Thursday, August 18, 2022
Earlier this week, the U.S. District Court for the Northern District of Illinois denied motions to dismiss filed by various universities relating to antitrust claims brought against them. The antitrust claims relate to the schools' participation the "568 Presidents Group" and, through that group, the use of the "Consensus Approach," which the court described as "a set of common standards for determining a family's ability to pay for college." (Full disclosure: one of the defendant universities is my employer, the University of Notre Dame.)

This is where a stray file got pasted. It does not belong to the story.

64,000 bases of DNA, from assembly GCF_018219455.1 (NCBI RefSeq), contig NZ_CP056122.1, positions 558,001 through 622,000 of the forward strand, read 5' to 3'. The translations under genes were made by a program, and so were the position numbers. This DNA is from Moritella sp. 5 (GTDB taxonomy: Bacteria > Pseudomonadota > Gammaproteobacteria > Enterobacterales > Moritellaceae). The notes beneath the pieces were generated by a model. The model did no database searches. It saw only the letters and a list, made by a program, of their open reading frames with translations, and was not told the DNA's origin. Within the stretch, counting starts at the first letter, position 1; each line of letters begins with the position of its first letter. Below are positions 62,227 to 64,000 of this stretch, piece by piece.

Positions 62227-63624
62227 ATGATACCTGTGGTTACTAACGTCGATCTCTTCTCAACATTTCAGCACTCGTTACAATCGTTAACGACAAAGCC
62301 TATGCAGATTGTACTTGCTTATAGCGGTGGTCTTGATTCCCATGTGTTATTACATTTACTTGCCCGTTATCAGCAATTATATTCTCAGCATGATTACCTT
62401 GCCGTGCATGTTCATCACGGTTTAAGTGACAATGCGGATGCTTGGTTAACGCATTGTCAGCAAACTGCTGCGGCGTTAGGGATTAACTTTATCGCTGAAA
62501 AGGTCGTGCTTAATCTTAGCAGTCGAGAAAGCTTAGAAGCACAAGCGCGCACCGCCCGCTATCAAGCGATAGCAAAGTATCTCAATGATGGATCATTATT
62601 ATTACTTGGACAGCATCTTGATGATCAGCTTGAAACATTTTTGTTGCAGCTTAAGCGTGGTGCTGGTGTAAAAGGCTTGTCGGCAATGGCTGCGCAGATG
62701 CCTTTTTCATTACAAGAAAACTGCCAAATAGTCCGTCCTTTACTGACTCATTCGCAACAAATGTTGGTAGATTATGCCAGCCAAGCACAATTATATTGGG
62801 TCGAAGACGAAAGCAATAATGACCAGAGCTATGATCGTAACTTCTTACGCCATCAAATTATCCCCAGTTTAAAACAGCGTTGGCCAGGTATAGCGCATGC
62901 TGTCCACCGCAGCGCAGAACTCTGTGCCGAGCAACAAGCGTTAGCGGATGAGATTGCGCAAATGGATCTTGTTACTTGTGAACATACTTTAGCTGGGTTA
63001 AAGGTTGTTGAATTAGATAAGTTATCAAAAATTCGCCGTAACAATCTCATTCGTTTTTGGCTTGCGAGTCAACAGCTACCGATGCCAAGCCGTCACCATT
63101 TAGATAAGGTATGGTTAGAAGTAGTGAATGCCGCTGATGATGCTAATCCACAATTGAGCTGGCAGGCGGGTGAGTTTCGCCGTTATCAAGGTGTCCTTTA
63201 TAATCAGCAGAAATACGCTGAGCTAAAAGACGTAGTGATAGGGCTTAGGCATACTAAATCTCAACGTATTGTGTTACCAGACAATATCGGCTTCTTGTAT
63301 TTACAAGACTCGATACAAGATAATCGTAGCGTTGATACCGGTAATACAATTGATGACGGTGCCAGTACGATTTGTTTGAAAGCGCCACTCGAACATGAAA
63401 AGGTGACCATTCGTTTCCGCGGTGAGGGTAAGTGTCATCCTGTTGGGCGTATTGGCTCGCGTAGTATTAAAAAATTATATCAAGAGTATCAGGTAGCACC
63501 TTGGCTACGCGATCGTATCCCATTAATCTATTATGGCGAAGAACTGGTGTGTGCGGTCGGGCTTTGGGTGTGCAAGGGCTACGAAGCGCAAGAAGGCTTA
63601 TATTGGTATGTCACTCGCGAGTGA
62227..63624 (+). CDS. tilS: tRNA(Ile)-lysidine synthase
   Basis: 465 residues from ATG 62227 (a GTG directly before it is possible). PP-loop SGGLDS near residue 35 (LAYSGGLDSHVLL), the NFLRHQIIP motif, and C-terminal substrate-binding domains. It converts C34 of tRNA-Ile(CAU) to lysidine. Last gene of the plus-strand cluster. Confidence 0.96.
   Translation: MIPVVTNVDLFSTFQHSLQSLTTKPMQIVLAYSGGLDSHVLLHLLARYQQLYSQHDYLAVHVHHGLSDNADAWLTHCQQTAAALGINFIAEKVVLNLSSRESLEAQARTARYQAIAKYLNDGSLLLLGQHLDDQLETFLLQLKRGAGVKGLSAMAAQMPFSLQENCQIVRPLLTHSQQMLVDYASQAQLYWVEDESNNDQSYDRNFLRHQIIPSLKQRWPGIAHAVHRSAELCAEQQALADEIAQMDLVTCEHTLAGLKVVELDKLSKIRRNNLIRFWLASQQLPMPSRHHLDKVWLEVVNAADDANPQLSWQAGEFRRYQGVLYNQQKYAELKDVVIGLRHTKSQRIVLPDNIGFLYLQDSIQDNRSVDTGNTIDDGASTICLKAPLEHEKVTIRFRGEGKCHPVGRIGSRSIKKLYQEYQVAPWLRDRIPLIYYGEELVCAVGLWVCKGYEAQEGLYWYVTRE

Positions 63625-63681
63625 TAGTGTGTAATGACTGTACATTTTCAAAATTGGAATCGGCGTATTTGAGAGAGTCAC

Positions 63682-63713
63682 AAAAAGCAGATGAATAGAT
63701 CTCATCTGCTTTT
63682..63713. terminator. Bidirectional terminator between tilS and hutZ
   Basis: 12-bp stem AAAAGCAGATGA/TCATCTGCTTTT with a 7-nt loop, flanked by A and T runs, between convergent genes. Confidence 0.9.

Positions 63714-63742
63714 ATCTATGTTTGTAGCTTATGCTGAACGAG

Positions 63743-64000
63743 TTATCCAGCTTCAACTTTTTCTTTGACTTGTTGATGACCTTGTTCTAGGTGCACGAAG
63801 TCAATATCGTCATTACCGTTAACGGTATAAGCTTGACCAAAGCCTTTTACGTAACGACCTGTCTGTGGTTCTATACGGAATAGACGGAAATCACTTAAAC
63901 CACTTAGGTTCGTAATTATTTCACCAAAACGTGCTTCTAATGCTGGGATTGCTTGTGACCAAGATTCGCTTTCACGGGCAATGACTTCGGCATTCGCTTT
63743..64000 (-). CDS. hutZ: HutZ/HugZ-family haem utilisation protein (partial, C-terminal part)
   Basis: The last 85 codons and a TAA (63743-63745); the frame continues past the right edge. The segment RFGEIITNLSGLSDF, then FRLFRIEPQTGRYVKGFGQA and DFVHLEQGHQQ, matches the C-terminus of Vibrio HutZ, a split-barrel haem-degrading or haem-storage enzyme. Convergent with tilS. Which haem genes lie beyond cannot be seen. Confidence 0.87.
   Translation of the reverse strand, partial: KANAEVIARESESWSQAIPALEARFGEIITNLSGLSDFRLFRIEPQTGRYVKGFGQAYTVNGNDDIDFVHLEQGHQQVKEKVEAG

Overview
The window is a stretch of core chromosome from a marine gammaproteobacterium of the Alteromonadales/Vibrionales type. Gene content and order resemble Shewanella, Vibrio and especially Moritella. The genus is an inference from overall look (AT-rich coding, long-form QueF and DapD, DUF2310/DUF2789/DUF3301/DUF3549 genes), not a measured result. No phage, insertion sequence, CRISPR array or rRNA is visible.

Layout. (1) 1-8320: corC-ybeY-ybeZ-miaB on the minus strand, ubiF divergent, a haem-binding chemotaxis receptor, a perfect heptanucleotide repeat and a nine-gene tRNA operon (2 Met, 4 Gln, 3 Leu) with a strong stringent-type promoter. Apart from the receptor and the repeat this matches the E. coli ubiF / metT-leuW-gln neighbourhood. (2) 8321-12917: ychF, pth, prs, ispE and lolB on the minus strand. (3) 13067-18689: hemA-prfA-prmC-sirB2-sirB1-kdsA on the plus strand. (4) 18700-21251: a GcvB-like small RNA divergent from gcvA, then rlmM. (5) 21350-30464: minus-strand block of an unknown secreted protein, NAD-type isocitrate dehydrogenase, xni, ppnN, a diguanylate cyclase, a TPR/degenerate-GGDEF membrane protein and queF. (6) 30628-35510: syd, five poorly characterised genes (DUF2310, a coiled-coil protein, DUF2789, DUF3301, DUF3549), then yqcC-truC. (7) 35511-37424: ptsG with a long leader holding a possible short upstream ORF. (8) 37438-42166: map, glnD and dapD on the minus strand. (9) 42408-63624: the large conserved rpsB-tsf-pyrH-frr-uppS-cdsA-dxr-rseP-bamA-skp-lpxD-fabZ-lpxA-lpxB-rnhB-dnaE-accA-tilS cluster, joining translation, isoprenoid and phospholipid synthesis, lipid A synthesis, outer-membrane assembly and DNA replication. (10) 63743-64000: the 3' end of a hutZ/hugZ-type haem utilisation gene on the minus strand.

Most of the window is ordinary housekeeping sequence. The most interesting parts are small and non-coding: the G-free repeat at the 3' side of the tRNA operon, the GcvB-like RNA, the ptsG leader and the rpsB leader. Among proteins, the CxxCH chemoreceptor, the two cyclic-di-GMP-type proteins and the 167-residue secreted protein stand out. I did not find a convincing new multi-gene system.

In Carbone v. Brown University, the court found that the defendant schools did not fall within the Improving America's Schools Act of 1994 section 568 antitrust exception because the plaintiffs had plausibly alleged that the defendants do not admit all students on a need-blind basis, particularly waitlisted and transfer students and, for some schools, children of wealthy past or potential future donors. The court also found that the plaintiffs' alleged "Market for Elite, Private Universities" based on U.S. World & News Report rankings and excluding public universities and liberal colleges was sufficient to state a claim under section 1 of the Sherman Act. The court also rejected arguments for dismissal based on an asserted lack of sufficiently alleged antitrust injury and standing and based on the statute of limitations and, for some schools, based on other grounds.